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Turkey’s ‘Sultan’ Erdogan facing his toughest path to re-election

By Agence France-Presse
Friday, November 29, 2013 17:15 EDT
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Turkish Prime Minister Recep Tayyip Erdogan [AFP]
 
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Turkey’s once all-powerful prime minister is battling problems both domestic and international that threaten to diminish his popularity ahead of an election cycle next year, analysts say.

With three straight election wins under his belt, Recep Tayyip Erdogan has dominated Turkish politics for 11 years and enjoyed a free hand in crafting government policy.

But the tough-talking leader known as “the Sultan” who took office promising bold reforms has become an increasingly polarising figure in Turkey, and cracks are emerging in his government ahead of local polls in March.

“Since he took office, the prime minister has gradually shifted from pragmatist tendencies to ideological ones, from team work to personal decisions, from democracy to authoritarianism, from thought-out policies to impulsive ones,” Ilter Turan, professor at Istanbul’s private Bilgi University, told AFP.

Erdogan’s controversial policies have exposed deep fault lines within his Islamic-leaning Justice and Development Party (AKP) and the government has lost support over its heavy-handed response to mass street protests that rocked the country in June.

He has irritated friends abroad with his defiant stance on regional crises, while the EU has only just resumed accession talks after a three-year freeze.

On the economic front, growth has slowed sharply and the Turkish lira has taken a tumble.

Erdogan’s stature also took a knock when Turkey failed in its bid to host the 2020 Olympics and lost out to Dubai for the World Expo the same year.

At home, Erdogan is on the verge of losing one of his strongest allies over a bitter education dispute that has gripped the domestic political scene for several weeks.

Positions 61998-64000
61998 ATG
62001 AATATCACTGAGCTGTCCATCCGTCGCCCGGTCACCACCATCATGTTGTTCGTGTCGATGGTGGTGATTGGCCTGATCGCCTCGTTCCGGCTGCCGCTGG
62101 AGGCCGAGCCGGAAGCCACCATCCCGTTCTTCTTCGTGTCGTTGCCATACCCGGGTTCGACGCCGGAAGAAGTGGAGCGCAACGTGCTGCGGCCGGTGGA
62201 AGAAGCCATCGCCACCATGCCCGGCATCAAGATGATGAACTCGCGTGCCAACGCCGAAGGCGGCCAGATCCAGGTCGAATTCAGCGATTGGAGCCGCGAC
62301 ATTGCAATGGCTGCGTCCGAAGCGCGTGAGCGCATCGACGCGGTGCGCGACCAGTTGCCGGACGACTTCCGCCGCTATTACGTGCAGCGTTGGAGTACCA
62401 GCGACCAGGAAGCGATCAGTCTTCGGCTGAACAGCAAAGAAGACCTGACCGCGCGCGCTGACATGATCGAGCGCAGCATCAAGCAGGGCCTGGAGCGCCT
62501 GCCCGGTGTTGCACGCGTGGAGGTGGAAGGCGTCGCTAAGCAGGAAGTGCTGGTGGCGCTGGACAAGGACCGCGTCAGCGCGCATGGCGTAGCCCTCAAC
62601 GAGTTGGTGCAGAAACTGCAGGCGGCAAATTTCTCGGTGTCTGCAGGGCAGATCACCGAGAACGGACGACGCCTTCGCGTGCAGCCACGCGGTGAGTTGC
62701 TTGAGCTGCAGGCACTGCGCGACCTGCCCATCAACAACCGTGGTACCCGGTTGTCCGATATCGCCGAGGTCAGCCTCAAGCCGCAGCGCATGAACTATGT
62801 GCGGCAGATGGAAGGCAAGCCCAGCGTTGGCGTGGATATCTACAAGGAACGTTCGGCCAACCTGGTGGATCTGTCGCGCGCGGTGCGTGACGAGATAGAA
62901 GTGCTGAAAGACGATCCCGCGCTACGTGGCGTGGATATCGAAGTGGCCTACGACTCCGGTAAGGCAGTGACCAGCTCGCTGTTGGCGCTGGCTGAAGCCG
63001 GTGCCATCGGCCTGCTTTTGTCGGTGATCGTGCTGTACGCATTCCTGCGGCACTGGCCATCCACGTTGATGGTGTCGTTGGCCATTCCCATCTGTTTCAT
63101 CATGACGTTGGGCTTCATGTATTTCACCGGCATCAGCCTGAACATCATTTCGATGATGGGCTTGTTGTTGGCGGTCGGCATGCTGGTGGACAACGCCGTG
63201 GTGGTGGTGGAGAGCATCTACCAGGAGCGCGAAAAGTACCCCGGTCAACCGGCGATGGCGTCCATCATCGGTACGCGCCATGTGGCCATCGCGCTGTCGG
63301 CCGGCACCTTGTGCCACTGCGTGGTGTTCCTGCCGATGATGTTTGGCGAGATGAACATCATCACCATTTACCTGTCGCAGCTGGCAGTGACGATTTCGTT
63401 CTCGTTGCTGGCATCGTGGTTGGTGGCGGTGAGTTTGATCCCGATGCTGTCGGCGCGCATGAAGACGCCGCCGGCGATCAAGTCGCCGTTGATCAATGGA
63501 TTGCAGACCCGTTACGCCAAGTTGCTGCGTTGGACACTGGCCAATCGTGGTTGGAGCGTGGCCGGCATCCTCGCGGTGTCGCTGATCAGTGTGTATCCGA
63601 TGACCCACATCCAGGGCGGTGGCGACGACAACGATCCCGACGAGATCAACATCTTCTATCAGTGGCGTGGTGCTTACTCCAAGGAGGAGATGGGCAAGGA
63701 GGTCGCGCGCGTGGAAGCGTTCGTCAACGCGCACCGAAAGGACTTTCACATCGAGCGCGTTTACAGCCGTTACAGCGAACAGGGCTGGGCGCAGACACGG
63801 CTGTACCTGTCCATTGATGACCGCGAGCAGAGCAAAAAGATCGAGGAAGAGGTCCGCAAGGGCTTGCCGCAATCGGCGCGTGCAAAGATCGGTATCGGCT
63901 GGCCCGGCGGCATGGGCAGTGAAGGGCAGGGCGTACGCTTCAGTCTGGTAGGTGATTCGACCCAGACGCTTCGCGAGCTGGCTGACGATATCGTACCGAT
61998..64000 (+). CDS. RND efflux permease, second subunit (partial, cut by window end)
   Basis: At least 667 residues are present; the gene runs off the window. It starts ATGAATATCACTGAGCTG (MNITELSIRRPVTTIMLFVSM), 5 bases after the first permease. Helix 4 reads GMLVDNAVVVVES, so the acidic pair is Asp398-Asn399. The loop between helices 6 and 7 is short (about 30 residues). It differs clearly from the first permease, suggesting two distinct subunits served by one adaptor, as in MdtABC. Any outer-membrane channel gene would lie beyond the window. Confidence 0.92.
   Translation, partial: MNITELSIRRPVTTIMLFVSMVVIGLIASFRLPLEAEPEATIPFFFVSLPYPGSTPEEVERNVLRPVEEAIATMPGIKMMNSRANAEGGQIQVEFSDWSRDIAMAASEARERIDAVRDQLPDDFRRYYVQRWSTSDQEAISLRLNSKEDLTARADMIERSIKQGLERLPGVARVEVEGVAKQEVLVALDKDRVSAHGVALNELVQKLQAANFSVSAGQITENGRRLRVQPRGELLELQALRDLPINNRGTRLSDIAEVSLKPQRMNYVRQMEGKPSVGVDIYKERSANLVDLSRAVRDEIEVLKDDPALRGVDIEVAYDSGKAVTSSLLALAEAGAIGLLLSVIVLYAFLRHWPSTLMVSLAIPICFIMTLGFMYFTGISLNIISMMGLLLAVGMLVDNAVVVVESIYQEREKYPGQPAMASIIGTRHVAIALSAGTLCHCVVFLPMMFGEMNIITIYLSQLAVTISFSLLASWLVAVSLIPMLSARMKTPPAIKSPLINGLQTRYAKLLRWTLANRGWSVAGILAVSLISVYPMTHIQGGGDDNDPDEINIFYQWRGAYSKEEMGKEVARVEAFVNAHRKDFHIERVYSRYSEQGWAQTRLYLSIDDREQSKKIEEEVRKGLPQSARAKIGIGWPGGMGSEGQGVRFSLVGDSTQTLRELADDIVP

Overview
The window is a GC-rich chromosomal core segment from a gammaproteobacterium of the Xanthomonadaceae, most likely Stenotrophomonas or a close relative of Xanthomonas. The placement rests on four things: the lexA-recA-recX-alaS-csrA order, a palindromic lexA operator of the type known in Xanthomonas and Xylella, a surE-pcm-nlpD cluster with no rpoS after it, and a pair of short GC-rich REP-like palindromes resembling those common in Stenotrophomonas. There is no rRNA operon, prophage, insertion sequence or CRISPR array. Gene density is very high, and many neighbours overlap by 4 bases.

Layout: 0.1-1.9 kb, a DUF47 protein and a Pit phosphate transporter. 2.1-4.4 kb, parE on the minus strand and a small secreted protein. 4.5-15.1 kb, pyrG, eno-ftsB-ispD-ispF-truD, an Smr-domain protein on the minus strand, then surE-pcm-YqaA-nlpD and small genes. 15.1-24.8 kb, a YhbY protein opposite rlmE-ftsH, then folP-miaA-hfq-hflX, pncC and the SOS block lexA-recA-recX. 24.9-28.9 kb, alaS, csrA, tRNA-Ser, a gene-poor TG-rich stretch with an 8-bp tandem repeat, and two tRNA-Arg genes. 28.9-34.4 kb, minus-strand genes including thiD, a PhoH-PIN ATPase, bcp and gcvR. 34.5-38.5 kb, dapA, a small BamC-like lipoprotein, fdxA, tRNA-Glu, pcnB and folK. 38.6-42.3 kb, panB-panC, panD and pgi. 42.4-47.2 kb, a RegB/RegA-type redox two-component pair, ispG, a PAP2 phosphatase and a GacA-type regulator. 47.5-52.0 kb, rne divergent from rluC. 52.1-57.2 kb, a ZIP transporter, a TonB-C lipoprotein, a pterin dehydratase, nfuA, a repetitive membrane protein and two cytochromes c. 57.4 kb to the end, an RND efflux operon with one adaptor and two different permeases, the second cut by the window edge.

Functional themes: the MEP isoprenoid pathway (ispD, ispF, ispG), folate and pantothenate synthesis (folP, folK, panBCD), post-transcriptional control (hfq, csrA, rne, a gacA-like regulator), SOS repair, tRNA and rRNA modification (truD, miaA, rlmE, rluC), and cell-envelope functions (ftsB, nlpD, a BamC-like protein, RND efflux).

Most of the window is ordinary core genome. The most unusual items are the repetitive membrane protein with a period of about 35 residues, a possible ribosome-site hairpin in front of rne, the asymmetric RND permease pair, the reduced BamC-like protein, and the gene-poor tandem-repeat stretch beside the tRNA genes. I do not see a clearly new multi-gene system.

‘Mistake of his life’

The feud with influential Islamic preacher Fethullah Gulen, who lives in US exile, stems from government plans to close down a network of private schools run by Gulen’s religious movement that are seen by the populist Erdogan as giving an unfair advantage to well-off students.

One analyst speculated that Erdogan would “make the mistake of his life” if he dared to challenge the Gulen movement, which wields considerable influence in the state apparatus.

Erdogan faced another confrontation with long-time ally Bulent Arinc, the deputy prime minister and an AKP co-founder, over his criticism of mixed-sex student accommodation.The former Islamic firebrand has also alienated many middle-class professionals and secular modernists over what they see as a “hidden Islamist agenda” in their predominantly Muslim but staunchly secular country.

But Erdogan himself insisted Friday that his government remained as strong as ever.

“We, as brothers, will add a new and meaningful victory to our political history,” he told a boisterous AKP meeting.

Latest opinion polls say the AKP is likely to emerge the clear winner in the muncipal and legislative polls.

Turan said Erdogan’s overwhelming election successes have led to his increasingly authoritarian style.

When he first came to power in 2002, Erdogan had an ambitious reformist agenda to build a “new Turkey” based on strong economic growth after years of military coups and rocky coalition governments.

He first waged war against the once-untouchable military, which fiercely guards the secular republic and has waged three coups.

He has also used the courts to stifle dissent, prompting allegations of the “Putinisation of Erdogan,” in reference to the Russian president’s steamrolling of rivals.

“There is growing unease over prime minister Erdogan’s policies both at home and abroad,” Faruk Logoglu, deputy head of the secular opposition Republican People’s Party (CHP), told AFP.

“The AKP government has been suffering fatigue after 11 years in power. Democracy and freedoms are being undermined. The price of wrong policies is an isolated and marginalised Turkey in the international arena and growing polarisation at home.”

In the Middle East, Sunni Muslim Turkey has found itself increasingly isolated as it grapples with the spillover of the Syrian civil war and an influx of refugees, and wants to build ties with regional Shiite powers.

Relations with regional heavyweight Egypt soured after Erdogan criticised the military “coup” that ousted Islamist president Mohamed Mursi, prompting Cairo to kick out the Turkish ambassador.

“If you fail to fine-tune policies, you will narrow your room for manoeuvre in foreign policy and gradually isolate the country, which will in time have a negative impact on national interests,” columnist Hasan Cemal wrote in the independent Internet newspaper T24.

Erdogan has set his sights on becoming president if a new constitution gives the post sweeping US-style executive powers.

AKP bylaws preclude Erdogan from running for a fourth term as premier in 2015, while the current presidency expires in August next year.

But his ambitions may be foiled by parliament’s failure to agree on a new constitution to replace a post-1980 coup charter.

“Strong leaders want to leave a legacy which will always be remembered,” said Turan.

“Mr Prime Minister is constantly on a quest. That’s why he is rushing. This is leading to impatience both on domestic and international fronts.”

[Image via Agence France-Presse]

Agence France-Presse
Agence France-Presse
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